- What tools and processes can be deployed to insure the connector is ready for high-capacity service? Train to “worst case” as this leads to “best practice”.
From a series of recent surveys, I calculate that less than 60% of all fiber connections are inspected. If the technician cannot see the surface it’s impossible to know if the surface actually is clean. To “future-proof” your network every cleaning must be followed by inspection. “Know what you are cleaning and know if the surface is clean.” This is an absolute requirement.
What to Look For
Figure 1: The concentric yellow rings represent a horizontal end-face as defined in all current standards. Existing standards term areas inside the box as Zones 1, 2 and 3. The outer-most yellow ring inside the back box is the limit of most video inspection scopes and is approximately 250-300µ from the “core.”
What about the rest of the connection? The blue arrows ‘outside the box’ represent the physical area of the end-face not seen. I classify this area Zone 4. Here is an image of the end face and alignment sleeve: the black spot is contamination.
There also is a Zone 5. Zones 1 through 4 are two-dimensional “flatland” surfaces. Zone 5 is the vertical ferrule and areas not seen by inspection.
Contamination can hide anywhere and, if it migrates, it can contribute to signal loss. A proper connector cleaning process should consider all aspects of the connector, including the vertical ferrule, the alignment sleeve and other “inter-surfaces.”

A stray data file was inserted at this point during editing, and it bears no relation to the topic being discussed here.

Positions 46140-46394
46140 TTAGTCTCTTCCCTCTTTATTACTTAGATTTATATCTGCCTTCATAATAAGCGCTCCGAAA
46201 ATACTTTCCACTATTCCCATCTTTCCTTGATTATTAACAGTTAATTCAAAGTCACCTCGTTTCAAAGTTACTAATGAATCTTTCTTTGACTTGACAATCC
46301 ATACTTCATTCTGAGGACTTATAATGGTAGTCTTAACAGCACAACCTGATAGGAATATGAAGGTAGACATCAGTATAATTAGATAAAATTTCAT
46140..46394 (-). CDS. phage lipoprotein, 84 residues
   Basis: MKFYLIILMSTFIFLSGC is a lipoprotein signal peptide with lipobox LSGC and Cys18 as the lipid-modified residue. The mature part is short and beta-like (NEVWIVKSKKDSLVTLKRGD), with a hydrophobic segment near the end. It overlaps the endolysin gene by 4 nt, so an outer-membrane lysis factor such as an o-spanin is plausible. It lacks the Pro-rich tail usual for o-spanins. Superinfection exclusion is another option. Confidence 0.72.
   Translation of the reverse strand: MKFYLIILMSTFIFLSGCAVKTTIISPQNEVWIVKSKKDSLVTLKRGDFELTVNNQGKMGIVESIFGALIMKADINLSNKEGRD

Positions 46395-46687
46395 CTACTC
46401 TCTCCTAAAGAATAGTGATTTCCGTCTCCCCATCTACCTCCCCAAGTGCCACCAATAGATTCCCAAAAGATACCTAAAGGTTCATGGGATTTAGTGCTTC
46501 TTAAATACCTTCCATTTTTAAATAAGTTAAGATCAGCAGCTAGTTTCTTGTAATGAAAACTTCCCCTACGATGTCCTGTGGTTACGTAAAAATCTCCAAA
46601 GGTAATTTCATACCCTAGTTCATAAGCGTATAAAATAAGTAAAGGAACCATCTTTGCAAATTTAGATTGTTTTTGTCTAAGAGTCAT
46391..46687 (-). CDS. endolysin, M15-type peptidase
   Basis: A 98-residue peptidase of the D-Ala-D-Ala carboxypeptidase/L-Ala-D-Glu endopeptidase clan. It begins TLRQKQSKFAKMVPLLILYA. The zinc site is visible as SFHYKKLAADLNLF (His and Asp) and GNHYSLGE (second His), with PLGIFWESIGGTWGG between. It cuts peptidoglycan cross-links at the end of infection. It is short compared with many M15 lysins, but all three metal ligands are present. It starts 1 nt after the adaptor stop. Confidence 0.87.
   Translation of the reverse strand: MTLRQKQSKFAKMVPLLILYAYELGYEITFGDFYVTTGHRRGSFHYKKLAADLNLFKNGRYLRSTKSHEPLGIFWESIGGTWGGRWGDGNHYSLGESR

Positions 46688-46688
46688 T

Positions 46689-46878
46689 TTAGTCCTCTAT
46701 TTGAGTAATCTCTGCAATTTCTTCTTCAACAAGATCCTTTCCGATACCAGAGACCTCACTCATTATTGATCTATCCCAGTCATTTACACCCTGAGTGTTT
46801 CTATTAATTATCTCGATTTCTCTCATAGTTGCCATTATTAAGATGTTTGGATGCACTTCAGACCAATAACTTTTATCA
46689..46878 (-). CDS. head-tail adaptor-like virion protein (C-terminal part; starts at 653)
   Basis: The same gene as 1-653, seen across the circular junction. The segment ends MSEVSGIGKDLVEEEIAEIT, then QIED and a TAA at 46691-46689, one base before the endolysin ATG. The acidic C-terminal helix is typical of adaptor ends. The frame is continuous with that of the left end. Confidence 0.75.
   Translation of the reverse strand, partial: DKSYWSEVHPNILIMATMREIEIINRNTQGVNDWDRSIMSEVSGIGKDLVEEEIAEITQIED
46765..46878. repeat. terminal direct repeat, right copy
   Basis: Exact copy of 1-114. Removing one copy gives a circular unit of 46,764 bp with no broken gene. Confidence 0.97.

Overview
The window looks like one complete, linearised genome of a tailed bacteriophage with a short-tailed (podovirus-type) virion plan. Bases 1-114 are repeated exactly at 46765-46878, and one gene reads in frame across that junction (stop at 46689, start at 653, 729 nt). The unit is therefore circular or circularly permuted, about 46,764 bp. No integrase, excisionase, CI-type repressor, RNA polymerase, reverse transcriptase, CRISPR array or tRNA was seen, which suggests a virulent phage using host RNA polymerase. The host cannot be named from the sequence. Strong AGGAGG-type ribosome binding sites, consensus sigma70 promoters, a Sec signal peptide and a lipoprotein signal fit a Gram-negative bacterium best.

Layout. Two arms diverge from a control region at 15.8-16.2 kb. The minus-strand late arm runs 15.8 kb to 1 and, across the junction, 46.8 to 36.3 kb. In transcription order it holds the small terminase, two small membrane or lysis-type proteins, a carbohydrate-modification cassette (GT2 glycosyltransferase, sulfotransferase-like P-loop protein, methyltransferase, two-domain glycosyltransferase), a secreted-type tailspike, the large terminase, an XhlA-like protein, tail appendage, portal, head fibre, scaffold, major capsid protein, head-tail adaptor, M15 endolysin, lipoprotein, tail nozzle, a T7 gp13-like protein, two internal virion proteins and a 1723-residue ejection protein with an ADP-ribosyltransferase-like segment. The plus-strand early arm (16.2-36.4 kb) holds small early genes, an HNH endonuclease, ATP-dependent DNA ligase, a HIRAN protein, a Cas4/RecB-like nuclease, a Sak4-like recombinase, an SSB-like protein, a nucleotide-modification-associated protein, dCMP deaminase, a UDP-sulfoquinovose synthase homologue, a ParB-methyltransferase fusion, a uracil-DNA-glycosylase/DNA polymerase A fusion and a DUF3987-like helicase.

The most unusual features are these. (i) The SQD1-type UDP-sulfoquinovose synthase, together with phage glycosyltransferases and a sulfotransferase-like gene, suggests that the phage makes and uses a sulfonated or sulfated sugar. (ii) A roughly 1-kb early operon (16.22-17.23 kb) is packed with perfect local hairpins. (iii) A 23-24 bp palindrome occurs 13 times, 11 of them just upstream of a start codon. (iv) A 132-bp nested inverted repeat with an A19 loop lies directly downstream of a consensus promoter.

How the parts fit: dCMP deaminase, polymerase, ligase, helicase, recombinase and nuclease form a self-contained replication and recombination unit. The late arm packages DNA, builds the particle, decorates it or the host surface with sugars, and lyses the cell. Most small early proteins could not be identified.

There are myriad types of contamination. Some are dry, others are fluids and some may be “combinations” or unidentifiable. Existing standards speak primarily of “dust” but there are hand oils and any number of other residues. Fluidic contamination flows and dry debris tends to stay in place. Depending on the type, all three contamination types may, or may not, be easy to remove.
On a side-note, self-cleaning connectors would seem to be a good idea. These and other concepts likely will evolve. Be aware and be prepared: “future proof” means to “anticipate and change.” It’s worth re-thinking existing standards as “minimum requirements” that may not reflect a rapidly evolving technology as fiber optics.
Future-Proof Your Network
Some people are reluctant to improve their procedures. A few years ago, I lead a discussion among 75 technicians sharing ideas on “the best way to clean.” One fellow challenged me, claiming “Ed, I can clean it on my shirt.” I accepted his challenge and put his end-face on the scope — sure enough, it was not clean. From the back of the room, “You did it wrong. You gotta use under the collar of your shirt!”
There is reality and there is mythology! Some existing practices are passed on because training is often a ‘one time’ event. This was fine for hitting a nail with a hammer…until the nail gun was invented! Be aware of deficiencies and be prepared to change from ineffective cleaning techniques to successful ones.
There actually are three fiber optic cleaning techniques:
1. The first technique is cleaning without inspection. I call this “blind cleaning.” If you cannot inspect every end-face, then a high-quality process using advanced cleaning products must be selected to have a chance to get “best practice” results. Using quality cleaning products becomes a “safety net” when you can’t inspect.
2. Existing standards call out a cleaning process with begins with a “dry technique.” This may be satisfactory if the contamination is fluidic (as absorbing a spill) and inspection is used. It can be inadequate for removing dry particulate as “dry cleaning” may create a static field that can attract additional debris. Inspection is